2. Hugs Archita! I am so sorry for your loss. My deepest condolences.
    But thanks for being strong and writing posts like these. I am sure you inspire many people like you inspire me, to live a better, fuller life! Thanks for sharing the quote and the poem too.
    Wishing you a great year ahead!

  3. My condolences, Archita. my thanks, too, for writing this – I’m so fortunate to have come upon it, because its timing was perfect. 2016 is off to a horrible start for me, so I’ll always want my tomorrow – no matter what the calendar says – to be a step toward peace.

  4. I am very sorry for your loss, A. Sending peace and light to you. As you said, it is a new year, so here’s hoping you are able to have a good one and live life to its fullest every day.

  5. When I was younger everyone was immortal, I was safe in the knowledge that my Mum and Dad would ALWAYS be there, so would everyone I knew. Then as you grow older you realise that we are not immortal that people die, and it isn’t just limited to old people, but younger people too and you realise that you are in a rat race or work, work, work, die and you try an escape that but cannot.

    1. When I was younger, all I wanted to be was being a grown up! Everything the grownups did, achieved, read- I wanted to do them too! Even in last decade when I was in twenties, and the world was a lot more unknown, undiscovered, I wanted to grow up!

      This decade is different. Suddenly the world started making sense, and death out of nowhere took away all the fun of life. I grew up, tasted grief, understood how lonely we all would be someday! I lost my grandfather, two cousins, now uncle in this decade. They were not that old. They still had too many dreams, and aspirations. And now nothing else can be done.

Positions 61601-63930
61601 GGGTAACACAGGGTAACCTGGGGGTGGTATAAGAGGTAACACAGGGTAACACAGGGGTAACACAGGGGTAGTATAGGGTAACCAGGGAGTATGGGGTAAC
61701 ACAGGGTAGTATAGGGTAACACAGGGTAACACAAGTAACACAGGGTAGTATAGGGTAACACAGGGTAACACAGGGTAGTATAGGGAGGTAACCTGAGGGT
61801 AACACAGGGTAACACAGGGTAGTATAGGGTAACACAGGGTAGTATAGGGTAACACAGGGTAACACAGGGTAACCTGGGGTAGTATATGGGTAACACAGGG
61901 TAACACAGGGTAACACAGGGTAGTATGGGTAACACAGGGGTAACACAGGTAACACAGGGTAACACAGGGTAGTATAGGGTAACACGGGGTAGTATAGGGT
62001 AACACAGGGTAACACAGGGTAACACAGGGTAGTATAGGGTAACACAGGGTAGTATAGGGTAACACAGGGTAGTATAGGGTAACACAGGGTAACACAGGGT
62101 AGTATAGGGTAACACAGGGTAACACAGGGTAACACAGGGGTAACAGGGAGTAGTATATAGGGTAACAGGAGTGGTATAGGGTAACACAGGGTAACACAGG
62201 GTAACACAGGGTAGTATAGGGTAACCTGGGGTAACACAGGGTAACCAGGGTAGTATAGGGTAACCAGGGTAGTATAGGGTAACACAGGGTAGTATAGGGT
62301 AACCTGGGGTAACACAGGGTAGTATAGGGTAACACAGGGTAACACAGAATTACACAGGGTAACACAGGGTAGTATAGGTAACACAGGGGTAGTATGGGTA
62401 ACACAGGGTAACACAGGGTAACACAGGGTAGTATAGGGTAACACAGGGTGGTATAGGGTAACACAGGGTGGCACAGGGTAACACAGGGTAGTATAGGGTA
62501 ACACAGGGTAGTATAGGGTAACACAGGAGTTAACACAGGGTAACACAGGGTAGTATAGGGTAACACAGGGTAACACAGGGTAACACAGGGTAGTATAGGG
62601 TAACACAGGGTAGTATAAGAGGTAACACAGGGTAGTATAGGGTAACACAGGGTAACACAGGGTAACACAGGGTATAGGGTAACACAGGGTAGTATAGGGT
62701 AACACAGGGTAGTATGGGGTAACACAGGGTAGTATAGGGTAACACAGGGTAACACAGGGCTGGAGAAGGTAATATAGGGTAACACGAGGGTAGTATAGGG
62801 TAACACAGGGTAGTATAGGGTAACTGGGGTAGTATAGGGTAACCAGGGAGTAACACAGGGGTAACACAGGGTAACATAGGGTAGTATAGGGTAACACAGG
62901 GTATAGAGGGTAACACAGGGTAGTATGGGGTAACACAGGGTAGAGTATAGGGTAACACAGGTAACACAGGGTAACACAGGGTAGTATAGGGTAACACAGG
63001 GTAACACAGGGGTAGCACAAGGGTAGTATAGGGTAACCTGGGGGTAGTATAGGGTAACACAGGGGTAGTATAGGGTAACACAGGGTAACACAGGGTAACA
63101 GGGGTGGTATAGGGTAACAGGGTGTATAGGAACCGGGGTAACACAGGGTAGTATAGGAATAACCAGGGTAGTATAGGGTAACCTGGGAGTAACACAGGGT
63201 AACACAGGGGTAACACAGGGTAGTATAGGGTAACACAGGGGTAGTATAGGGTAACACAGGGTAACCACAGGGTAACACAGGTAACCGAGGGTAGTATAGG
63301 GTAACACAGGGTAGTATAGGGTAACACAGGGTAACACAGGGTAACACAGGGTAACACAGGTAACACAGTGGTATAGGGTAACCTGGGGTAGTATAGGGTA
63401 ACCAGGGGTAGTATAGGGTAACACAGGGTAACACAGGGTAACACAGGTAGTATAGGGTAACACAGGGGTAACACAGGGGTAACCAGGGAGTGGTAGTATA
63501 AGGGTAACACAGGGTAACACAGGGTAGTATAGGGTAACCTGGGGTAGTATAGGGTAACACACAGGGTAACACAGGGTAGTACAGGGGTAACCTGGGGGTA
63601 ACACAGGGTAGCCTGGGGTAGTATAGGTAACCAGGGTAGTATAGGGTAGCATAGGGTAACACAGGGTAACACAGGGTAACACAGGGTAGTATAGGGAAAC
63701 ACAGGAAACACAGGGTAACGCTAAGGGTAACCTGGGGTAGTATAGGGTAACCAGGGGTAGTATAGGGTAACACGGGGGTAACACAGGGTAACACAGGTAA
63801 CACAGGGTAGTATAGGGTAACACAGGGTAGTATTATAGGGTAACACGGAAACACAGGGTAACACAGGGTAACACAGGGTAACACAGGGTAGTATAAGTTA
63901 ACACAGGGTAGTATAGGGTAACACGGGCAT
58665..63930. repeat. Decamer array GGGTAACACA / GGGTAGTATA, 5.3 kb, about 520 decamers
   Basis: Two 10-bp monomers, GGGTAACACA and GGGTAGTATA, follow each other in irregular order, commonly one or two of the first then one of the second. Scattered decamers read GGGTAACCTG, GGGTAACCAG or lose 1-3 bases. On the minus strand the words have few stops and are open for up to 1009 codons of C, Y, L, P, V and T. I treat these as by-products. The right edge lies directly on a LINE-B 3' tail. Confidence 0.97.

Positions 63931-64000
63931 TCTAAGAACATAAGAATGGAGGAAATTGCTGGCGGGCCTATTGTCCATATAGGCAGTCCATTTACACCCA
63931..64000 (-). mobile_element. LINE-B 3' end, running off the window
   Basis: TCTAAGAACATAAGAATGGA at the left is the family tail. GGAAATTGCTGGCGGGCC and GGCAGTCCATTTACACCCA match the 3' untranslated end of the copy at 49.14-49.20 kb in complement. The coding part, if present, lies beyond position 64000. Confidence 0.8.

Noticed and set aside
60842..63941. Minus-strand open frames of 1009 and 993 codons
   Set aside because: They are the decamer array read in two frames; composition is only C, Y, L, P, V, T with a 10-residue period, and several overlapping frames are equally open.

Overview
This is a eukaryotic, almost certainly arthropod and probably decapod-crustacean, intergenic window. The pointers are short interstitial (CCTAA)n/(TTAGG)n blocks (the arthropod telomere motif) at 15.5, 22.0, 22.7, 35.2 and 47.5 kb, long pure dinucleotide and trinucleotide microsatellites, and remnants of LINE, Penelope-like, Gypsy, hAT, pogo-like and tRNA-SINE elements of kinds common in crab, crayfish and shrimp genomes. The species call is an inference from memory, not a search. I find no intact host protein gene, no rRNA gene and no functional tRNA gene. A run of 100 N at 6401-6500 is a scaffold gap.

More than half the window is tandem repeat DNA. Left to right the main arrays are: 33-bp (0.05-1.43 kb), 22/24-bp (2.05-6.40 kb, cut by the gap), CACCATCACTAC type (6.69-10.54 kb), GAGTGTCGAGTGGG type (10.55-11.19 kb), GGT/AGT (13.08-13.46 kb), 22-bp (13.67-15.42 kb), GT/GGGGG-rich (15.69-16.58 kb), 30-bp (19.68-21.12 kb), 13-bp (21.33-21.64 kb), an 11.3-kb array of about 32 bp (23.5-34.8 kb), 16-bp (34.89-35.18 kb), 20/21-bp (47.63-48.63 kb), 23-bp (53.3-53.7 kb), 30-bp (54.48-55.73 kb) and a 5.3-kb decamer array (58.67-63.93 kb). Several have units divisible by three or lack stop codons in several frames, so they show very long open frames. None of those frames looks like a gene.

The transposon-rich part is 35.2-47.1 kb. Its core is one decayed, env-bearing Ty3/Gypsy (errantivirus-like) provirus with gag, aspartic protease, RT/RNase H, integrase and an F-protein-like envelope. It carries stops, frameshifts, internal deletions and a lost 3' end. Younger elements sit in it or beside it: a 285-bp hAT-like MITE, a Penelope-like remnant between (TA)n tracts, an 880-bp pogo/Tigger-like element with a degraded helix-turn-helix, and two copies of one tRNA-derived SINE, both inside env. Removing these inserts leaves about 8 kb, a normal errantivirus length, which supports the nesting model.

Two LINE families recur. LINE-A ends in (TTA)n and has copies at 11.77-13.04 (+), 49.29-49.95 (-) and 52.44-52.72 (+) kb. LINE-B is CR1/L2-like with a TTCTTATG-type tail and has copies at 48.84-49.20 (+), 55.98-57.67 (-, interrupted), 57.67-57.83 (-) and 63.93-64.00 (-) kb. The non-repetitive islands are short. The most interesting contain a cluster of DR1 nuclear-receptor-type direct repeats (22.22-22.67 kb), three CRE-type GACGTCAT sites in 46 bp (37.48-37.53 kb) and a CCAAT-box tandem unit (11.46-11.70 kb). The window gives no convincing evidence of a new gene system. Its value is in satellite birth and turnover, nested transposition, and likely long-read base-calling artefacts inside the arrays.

I agree with you. It’s just that no one can escape these feelings, right? Reminds me of that song: https://www.youtube.com/watch?v=6Be2Xq_-YwQ
      Thank you for stopping by and sharing. It surely helped me.

    1. I have. And see how wrongly they say, age is just a number! Thank you for your wishes, Arjun! I’m too hopeful about this year and coming years!

  6. So sorry for your loss, my dear. I’ve seen a little too much of it in 2015 too so I empathise. The quotes spoke to me, in more ways than one. Hugs and hoping 2016 is better in every way possible.

    1. I’m sorry for what you went through in 2015. Thank you for stopping by and sharing it here. Hugs and wishing you a better and brighter 2016! ❤

    1. Thank you for stopping by, Itty. 🙂 The effect of good words is everlasting. What helped you many years ago, is helping me now. That’s quite soul-stirring right? Happy New year!

  7. First, I am so sorry for your loss. Am holding you close in prayer and good thoughts. Second, you could have no better guides through your grief than Mary Oliver and Anne Lamott. Stay with the wise ones, because most of us have nothing all that wise to offer. And be good to yourself . . .

    1. Thank you for being there, Kristine. All the support made me feel better. I have experienced broken heart and broken knees, so when I read Anne Lamott on a gloomy Sunday, well, it reminded me of every pain I felt in this decade, and every hope that helped me to walk ahead. You certainly have many wise things to offer. I’m fortunate to know you here, Kristine. 🙂